Cybercrime is surging thanks, in part, to the availability of inexpensive hacking tools and services. A recent look by security firm Armour at black market offerings finds stolen payment card data, RDP credentials, ransomware and DDoS services are widely available for sale.
The Department of Health and Human Services has issued proposed changes to privacy rules related to the sharing of patient records created by federally assisted substance use disorder treatment programs. Do the proposals go too far, or not far enough?
Chinese advanced persistent threat groups are targeting cancer research organizations across the globe with the goal of stealing their work and using it to help the country address growing cancer rates among its population, according to researchers at cybersecurity company FireEye.
As the healthcare industry undergoes its own digital transformation, security is more important than ever. Okta's Nick Fisher says a zero trust model can keep hospitals and patients healthy when it comes to protecting their data.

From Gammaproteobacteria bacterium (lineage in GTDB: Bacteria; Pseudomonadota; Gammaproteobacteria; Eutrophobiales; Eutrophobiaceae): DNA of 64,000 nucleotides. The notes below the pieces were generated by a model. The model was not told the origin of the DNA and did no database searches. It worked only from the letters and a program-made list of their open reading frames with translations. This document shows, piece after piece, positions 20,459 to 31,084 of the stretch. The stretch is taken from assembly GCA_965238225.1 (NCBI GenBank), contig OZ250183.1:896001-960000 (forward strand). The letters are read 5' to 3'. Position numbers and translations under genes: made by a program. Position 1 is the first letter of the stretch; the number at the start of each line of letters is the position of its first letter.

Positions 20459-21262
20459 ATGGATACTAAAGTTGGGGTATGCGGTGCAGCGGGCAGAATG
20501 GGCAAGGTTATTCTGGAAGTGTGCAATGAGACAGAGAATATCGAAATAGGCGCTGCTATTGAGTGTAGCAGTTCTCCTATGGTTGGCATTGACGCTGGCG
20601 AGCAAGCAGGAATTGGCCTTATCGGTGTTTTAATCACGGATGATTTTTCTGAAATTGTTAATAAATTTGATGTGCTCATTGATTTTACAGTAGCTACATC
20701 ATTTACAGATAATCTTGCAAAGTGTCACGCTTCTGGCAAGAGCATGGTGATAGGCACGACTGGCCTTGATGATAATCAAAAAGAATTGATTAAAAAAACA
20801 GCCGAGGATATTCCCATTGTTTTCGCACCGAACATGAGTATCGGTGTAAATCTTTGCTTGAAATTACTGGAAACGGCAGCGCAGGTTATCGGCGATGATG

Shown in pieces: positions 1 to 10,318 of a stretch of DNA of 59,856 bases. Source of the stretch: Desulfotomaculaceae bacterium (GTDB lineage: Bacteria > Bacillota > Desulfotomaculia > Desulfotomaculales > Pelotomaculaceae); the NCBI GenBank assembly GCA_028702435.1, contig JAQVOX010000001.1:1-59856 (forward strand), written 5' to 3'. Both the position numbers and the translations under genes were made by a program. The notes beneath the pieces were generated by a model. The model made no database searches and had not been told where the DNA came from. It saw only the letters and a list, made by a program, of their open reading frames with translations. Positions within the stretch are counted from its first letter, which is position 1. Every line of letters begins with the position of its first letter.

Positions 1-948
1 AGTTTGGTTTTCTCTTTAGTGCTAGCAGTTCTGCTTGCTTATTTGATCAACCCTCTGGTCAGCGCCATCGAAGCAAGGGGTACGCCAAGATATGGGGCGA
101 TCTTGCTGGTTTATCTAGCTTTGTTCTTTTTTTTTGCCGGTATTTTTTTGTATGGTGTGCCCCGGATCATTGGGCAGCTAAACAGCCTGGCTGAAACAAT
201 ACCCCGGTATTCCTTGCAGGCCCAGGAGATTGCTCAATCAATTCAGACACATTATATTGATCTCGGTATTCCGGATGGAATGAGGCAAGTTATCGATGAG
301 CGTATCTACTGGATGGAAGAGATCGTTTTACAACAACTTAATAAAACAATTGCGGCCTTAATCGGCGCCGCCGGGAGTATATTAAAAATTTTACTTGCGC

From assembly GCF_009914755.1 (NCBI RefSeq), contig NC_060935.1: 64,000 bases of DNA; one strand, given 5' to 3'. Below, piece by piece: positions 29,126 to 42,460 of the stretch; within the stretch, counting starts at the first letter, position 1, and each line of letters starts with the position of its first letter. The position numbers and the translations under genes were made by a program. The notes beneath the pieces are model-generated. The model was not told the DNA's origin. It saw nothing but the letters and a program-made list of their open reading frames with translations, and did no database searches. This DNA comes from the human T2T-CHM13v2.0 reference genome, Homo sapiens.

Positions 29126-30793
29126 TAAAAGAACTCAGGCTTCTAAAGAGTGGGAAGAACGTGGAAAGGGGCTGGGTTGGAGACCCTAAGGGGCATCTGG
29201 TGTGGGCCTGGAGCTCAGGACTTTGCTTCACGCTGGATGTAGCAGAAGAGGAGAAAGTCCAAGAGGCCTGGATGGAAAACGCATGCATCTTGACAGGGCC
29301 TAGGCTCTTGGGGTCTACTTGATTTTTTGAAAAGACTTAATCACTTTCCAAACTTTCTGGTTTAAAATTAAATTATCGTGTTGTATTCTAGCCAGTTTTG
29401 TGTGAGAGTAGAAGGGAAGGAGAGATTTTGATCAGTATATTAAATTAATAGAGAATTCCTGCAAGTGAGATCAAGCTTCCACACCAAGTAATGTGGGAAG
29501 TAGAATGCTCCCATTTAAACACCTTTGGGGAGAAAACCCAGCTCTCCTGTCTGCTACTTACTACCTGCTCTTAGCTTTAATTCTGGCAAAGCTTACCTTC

The National Association of Attorneys General is urging Congress to drop the "cumbersome, out-of-date privacy rules" contained in federal regulations on substance abuse and instead apply the "effective and more familiar" HIPAA Privacy Rule to help address the opioid crisis by easing the sharing of data.
DirectTrust, - known for creating and maintaining the Direct protocol and trust framework for secure email in healthcare - has kicked off a new initiative to develop industry standards for secure real-time instant messaging. What are the potential benefits?
The sentencing of a former worker at a substance abuse treatment provider in connection with a Medicaid fraud conspiracy "is an important reminder about the threats from insiders," one privacy attorney says.
Enumerating medical devices, identifying where the security risks lie and then implementing a multilayered defense plan to mitigate risks should be top priorities for healthcare organizations, says thought leader John Halamka, M.D., executive director for technology exploration at Beth Israel Lahey Health.
Authentication vulnerabilities in certain GE Healthcare anesthesia devices could potentially allow remote attackers to meddle with the devices, researchers say. GE disputes some of the findings. Find out what other security experts have to say.
A cybersecurity vulnerability discovered in open source software used by organizations conducting genomic analysis could potentially have enabled hackers to affect the accuracy of patient treatment decisions. But the vulnerability was patched before hackers took advantage of it, researchers believe.